Epicrianthes – Genus or Section?
The genus was first proposed by Dr. Carl Blume, in his monumental work, published in 1825. The generic name refers to the finger-like appendages (correctly named “paleae”) on the tips of the much-reduced petals. In 1883, George Bentham and Sir William Hooker transferred the genus to a section of
a position maintained by many taxonomists and botanists since.
We find this genus very easy to distinguish, from its relatives in the
because of the pendulous growth habit of the plant; the four-sided pseudobulbs; the short-lived, relatively small flowers; the similar size, and shape, of the dorsal and lateral sepals; and the most remarkable paleae.
Now that DNA studies are being made of orchids, many surprises are being published on a regular basis; many of which make absolutely no sense, when one looks at the morphology of the plants concerned. We are expected to ignore what a plant looks like, plus many years of morphological studies of the plants themselves, and blindly accept these findings, which cannot be seen with the naked eye. Amazingly, at least to us, the genus is deeply embedded within the genus
Of course, the first author (Jim Cootes) is most willing to be convinced of the (possible) error of his ways, in not accepting DNA findings, if someone can take the time to explain it all to him in a simple, easy to understand, manner.
In the Philippines, there are four described species, and at least as many more, which are awaiting description. In fact, it will not be surprising if the genus has its center of distribution within the Philippine archipelago, as the number of species being found is increasing rapidly. It is quite likely that Mindanao will have the most species of this wonderful genus.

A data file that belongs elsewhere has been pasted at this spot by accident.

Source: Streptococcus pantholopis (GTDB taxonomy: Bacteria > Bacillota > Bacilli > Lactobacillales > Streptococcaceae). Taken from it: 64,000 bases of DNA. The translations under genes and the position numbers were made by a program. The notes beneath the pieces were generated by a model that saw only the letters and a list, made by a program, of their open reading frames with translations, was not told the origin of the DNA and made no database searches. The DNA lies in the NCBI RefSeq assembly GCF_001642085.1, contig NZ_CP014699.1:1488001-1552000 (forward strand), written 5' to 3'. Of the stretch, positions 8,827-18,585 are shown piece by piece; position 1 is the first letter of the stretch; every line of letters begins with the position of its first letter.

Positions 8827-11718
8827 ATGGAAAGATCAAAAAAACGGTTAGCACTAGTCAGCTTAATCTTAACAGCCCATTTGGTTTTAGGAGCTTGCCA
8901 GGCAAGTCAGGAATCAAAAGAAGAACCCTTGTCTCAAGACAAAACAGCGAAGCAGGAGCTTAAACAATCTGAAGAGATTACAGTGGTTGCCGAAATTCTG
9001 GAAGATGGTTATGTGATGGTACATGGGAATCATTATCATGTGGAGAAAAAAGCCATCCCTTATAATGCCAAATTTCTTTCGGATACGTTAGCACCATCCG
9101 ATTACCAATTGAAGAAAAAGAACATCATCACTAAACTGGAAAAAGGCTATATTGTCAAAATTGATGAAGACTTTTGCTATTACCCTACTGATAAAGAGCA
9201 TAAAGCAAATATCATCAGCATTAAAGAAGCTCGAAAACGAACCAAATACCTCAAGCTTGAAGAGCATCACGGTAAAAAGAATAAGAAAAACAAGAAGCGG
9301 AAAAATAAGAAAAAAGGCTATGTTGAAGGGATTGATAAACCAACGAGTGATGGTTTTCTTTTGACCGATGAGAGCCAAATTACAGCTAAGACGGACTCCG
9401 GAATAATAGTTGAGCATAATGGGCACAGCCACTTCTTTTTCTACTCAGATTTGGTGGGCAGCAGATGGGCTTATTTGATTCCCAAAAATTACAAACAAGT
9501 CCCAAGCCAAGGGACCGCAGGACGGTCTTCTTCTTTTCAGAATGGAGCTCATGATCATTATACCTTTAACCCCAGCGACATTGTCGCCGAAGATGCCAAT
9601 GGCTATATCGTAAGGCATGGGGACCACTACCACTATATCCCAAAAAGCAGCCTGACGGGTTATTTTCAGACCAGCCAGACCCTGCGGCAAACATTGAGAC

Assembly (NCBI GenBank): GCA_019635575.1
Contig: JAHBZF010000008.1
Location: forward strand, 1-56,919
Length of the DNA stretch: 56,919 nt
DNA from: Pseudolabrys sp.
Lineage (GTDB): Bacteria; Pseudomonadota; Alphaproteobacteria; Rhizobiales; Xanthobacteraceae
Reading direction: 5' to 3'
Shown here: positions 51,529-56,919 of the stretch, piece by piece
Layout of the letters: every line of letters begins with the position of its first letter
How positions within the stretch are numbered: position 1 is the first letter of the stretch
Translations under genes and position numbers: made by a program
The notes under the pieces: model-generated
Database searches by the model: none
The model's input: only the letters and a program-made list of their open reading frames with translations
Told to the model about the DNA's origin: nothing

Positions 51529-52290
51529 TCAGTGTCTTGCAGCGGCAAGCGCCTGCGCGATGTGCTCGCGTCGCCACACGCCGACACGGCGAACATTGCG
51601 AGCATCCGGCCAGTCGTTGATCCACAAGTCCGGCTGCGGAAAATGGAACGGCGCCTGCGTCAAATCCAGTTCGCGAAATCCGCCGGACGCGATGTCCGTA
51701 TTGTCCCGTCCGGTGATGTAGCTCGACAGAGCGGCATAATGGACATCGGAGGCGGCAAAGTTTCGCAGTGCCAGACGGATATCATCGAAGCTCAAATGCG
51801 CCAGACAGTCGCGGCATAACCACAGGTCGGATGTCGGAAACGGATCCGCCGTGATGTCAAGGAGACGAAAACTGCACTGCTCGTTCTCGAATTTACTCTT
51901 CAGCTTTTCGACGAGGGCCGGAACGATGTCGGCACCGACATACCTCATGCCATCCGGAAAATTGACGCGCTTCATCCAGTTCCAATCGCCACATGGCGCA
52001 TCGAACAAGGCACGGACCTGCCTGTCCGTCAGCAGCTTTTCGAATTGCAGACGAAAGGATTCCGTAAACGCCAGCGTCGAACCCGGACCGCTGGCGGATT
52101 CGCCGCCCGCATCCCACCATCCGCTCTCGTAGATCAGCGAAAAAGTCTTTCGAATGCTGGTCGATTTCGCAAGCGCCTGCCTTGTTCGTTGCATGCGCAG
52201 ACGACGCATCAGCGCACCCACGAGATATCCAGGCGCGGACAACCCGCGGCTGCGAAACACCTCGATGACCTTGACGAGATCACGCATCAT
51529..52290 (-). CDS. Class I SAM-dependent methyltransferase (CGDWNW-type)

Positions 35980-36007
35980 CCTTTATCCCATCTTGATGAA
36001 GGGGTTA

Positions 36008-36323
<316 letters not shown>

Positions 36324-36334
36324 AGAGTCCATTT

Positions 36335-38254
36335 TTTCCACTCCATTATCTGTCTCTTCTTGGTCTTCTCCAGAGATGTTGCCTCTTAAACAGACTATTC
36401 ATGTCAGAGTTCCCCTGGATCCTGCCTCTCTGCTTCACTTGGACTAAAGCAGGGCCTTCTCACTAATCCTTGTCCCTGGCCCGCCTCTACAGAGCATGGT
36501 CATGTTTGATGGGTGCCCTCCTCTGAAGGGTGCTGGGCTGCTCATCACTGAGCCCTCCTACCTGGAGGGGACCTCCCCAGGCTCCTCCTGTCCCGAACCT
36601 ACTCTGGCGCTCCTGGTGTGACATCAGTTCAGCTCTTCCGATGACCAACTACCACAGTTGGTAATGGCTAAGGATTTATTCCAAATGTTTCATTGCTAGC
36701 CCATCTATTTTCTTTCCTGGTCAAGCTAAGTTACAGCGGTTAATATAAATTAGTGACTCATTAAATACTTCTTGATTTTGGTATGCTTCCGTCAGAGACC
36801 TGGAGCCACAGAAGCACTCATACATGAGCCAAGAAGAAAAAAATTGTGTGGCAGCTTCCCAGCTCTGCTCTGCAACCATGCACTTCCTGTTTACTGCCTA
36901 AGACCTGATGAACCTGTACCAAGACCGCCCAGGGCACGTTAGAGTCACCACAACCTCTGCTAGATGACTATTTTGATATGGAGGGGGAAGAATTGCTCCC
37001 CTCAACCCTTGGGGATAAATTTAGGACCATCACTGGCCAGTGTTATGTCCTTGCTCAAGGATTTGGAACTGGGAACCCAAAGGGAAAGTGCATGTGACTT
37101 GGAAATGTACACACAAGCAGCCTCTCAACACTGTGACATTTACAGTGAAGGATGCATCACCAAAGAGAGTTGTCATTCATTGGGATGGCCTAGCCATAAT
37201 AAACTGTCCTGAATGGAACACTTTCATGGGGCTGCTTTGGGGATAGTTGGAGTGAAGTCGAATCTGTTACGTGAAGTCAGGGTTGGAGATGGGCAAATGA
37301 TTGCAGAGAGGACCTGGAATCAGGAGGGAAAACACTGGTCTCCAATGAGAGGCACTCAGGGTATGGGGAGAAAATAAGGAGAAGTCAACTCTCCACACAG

was only recently described, from plants found in the north of Mindanao, at high elevations. The yellow flowers are most attractive and are about 1.8 cm across the widest point of the bloom. The specific epithet honors the previous President of the Philippines, Benigno Aquino Jr.
is another recently named species, which was also found in northern Mindanao. Again, it is a species of high elevations. It grows on the trunks and usually horizontal branches of trees that have rough bark, usually with the roots amongst deep mosses.
was described back in 2009, from plants initially discovered on the east coast of Luzon, at elevations of about 500 to 800 meters. It was observed growing on the undersides of horizontal branches, where it received bright light, high humidity, and constant air movement. It has since been found in the mountains of central Luzon at elevations of over 1,200 meters, so it, or any of the species mentioned here, should not be grown in the lowlands as they will only suffer a miserable death. was named at about the same time as
(but by different authors, who knew of each other’s new species descriptions, we hasten to add) from plants found at high elevations on the Visayan island of Negros.
We encourage our readers to look up more pictures online, to be drawn into a bizarre world of mimicry of insects, in which this genus or section specializes. That alone should strengthen someone’s view how to treat given an overall knowledge of the genus
to start with. From what we know, a common characteristic is a rough labellum, and more often papillose (pimples or small pustules), combined with an odor, which attract particular species of flies as possible pollinators. As already stated, flowers are very short-lived, and one can literally watch them opening or closing in the morning hours. A few years ago, one new species was described, not from the Philippines though, making it the first discovery of nocturnal flowers in orchids, closing-up before sunrise!